Adventure Sunday: Check Out the Native Culture

Okay, okay, we're not all Josh Gates and able to go exploring the jungles, but so far in this series, I've talked about letting the child inside you guide you into adventure, checking out documentaries and learning about subjects, going geocaching, storm chasing, exploring abandoned places and cemeteries. Julie and I are making a trip to explore some native grinding stones. I'm taking some indian flute music, dowsing rods, compasses, a tuning fork and anything else I can think of to see whether this land has phenomena or simply makes for an amazing spiritual prayer location.

There are Native locations all around the US where you can go in search of history, spirituality and experiments like ours. Let me mention some around the country you might be aware of (you can also google indian historic sites in your area):

Minnesota: Mille Lacs Museum: 12 miles north of Onamia on the southwest shore of Lake Mille Lacs (U.S. Hwy. 169).

Ohio: Sun Watch Indian Village Archaeological Site. 2301 W. River Road Dayton, OH 45418 (937) 268-8199

North Carolina: Oconaluftee Indian Village (Cherokee)

Texas: Caddo Mounds. East Texas


  1. Am anxiously awaiting your findings! :0)
    Has anyone ever done any research (like you are about to do) at Native American spiritual sites across the US? Or Canada? I know that not all sites would be available for non-tribal members to investigate, but it would be interesting to see the findings.

  2. We have tremendous native American culture here in the PNW. This is a great topic. I love the nature of their spiritual world. So much more connected than the non-native world.

  3. It's a great idea to explore Indian culture with an eye towards the spiritual and supernatural, but remember that there's a whole undiscovered history of Indians in America. They built great cities like Cahokia in Illinois and had a huge, flourishing civilization before disease reduced their numbers by 90%. A lot of what they built didn't last, but the vaunted wilderness encountered by Europeans is now thought to be the depopulated and overgrown land formerly managed and dominated by Indians. We don't think of America as having much of a history before Europeans arrived, but it's there. Fun stuff.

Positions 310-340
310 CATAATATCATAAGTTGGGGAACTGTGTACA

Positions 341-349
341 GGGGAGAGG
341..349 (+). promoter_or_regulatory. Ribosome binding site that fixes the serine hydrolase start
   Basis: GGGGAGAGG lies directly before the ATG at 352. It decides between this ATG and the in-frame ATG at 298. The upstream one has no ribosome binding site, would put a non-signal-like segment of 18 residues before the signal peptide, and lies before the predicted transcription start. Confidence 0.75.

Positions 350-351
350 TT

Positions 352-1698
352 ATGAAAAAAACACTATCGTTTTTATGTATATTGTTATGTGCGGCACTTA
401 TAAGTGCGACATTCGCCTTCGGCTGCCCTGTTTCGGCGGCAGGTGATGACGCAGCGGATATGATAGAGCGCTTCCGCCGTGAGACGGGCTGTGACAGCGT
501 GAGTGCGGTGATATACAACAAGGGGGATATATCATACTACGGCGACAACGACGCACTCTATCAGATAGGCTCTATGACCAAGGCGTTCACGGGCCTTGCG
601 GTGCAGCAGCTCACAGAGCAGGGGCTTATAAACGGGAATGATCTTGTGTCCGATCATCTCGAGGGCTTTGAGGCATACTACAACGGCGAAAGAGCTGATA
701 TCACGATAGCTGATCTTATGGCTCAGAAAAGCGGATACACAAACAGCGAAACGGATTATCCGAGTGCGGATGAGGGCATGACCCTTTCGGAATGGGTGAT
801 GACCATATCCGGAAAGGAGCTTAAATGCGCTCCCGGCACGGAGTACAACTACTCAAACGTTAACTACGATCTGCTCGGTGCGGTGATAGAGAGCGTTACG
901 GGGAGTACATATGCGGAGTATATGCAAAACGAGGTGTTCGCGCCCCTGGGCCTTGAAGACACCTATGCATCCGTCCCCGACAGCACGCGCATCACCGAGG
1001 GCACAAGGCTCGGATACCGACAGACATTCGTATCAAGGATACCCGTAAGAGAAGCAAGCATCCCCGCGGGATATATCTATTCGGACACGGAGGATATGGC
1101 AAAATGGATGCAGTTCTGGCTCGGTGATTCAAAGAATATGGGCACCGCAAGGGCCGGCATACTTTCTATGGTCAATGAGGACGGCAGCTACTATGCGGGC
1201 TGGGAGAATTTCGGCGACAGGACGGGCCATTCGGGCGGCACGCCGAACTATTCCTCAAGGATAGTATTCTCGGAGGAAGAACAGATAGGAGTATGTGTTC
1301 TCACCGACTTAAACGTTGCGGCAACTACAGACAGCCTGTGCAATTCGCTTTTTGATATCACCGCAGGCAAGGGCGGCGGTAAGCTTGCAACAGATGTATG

4. I'm very excited about doing some experiments in the grinding rocks. You can feel the spiritual energy in the Indian places. We also hope to do a study inside a limestone cave including an EVP with no spoken questions, only thought ones...

  5. I know you probably already know this, but it's a good idea to take something that you can leave when you try to tune into that "channel" (no other way for me to describe it) at the Sacred Places. Tobacco (not cigarette tobacco), corn meal, sweetgrass, and sage are good gifts. Present yourself as a friend and I believe you will be recognized as such. If you aren't already of course...

  6. Aaron;
    Here a lot of people leave little straw dolls and such. I usually leave seeds. It sounds strange, but I one time took dried corn kernels to a site and I heard flutes and chanting. Ever since, I've made it a point to bring squash seeds or corn kernels. In Sedona, at the vortexes, there are medicine wheels and everyone leaves an offering on the stone as they enter the vortex area. You see some crazy stuff. I've brought apache tears when I go there.


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